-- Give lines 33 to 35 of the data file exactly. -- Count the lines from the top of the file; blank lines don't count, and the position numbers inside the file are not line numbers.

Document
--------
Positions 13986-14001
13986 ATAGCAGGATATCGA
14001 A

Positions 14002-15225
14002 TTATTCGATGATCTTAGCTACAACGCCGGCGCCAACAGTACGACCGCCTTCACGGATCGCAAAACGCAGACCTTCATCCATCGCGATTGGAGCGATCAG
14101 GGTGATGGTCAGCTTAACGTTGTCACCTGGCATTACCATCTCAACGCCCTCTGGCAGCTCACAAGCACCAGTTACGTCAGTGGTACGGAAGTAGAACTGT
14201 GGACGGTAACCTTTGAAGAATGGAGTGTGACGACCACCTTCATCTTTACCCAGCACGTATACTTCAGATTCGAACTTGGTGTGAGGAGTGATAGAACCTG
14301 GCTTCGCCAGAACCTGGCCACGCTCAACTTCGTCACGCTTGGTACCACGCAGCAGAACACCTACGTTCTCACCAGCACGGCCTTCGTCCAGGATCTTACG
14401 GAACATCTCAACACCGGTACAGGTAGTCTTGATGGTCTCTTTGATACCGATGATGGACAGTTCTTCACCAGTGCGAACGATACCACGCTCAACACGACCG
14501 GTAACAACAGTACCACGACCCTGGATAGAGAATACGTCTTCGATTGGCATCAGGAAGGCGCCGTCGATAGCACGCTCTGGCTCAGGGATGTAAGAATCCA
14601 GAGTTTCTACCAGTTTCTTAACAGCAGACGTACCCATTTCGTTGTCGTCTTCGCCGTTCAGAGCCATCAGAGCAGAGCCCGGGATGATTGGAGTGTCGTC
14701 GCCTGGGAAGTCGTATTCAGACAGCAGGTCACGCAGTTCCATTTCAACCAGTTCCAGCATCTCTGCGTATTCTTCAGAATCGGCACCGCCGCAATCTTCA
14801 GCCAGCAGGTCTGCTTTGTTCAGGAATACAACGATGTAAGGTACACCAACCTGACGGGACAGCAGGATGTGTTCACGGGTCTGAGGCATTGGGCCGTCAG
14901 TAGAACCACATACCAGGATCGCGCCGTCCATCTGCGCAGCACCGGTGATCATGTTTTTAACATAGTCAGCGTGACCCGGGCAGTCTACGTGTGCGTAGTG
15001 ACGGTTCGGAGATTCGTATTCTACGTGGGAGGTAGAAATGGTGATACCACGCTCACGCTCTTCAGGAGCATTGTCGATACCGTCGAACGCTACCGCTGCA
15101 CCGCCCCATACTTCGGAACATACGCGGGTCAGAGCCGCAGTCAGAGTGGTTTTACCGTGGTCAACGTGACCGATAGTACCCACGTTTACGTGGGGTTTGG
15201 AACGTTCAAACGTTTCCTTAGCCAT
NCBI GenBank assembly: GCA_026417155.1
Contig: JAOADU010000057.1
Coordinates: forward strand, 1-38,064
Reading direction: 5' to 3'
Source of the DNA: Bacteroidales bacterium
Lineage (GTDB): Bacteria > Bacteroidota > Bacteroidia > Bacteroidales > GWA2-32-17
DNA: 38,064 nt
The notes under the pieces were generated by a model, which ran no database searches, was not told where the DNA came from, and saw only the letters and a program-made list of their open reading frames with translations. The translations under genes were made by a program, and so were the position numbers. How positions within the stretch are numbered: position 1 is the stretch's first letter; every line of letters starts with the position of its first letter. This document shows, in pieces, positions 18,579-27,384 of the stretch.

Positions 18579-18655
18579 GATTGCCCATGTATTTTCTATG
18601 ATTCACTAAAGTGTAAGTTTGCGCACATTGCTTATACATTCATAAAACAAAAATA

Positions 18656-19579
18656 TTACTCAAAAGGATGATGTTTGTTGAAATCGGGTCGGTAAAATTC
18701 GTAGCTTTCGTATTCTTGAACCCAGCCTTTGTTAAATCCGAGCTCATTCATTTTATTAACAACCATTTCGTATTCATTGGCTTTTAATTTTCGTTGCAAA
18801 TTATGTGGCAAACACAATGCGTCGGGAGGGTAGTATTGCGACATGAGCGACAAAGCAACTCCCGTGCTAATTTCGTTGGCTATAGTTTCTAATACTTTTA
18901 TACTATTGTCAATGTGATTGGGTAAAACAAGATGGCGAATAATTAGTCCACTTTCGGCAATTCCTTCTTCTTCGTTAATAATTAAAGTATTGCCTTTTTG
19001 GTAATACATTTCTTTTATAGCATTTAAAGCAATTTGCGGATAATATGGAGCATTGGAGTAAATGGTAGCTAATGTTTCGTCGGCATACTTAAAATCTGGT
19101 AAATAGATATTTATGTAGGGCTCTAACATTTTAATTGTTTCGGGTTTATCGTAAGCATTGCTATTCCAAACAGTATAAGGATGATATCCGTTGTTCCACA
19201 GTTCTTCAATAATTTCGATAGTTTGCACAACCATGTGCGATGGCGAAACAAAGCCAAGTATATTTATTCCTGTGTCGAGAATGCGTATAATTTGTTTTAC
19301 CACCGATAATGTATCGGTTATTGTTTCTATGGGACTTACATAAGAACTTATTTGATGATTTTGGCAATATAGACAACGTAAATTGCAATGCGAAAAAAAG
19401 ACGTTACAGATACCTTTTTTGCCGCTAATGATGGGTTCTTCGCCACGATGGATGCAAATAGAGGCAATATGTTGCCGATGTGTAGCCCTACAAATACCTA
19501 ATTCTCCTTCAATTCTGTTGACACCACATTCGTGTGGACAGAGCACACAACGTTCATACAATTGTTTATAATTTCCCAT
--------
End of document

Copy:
18901 TACTATTGTCAATGTGATTGGGTAAAACAAGATGGCGAATAATTAGTCCACTTTCGGCAATTCCTTCTTCTTCGTTAATAATTAAAGTATTGCCTTTTTG
19001 GTAATACATTTCTTTTATAGCATTTAAAGCAATTTGCGGATAATATGGAGCATTGGAGTAAATGGTAGCTAATGTTTCGTCGGCATACTTAAAATCTGGT
19101 AAATAGATATTTATGTAGGGCTCTAACATTTTAATTGTTTCGGGTTTATCGTAAGCATTGCTATTCCAAACAGTATAAGGATGATATCCGTTGTTCCACA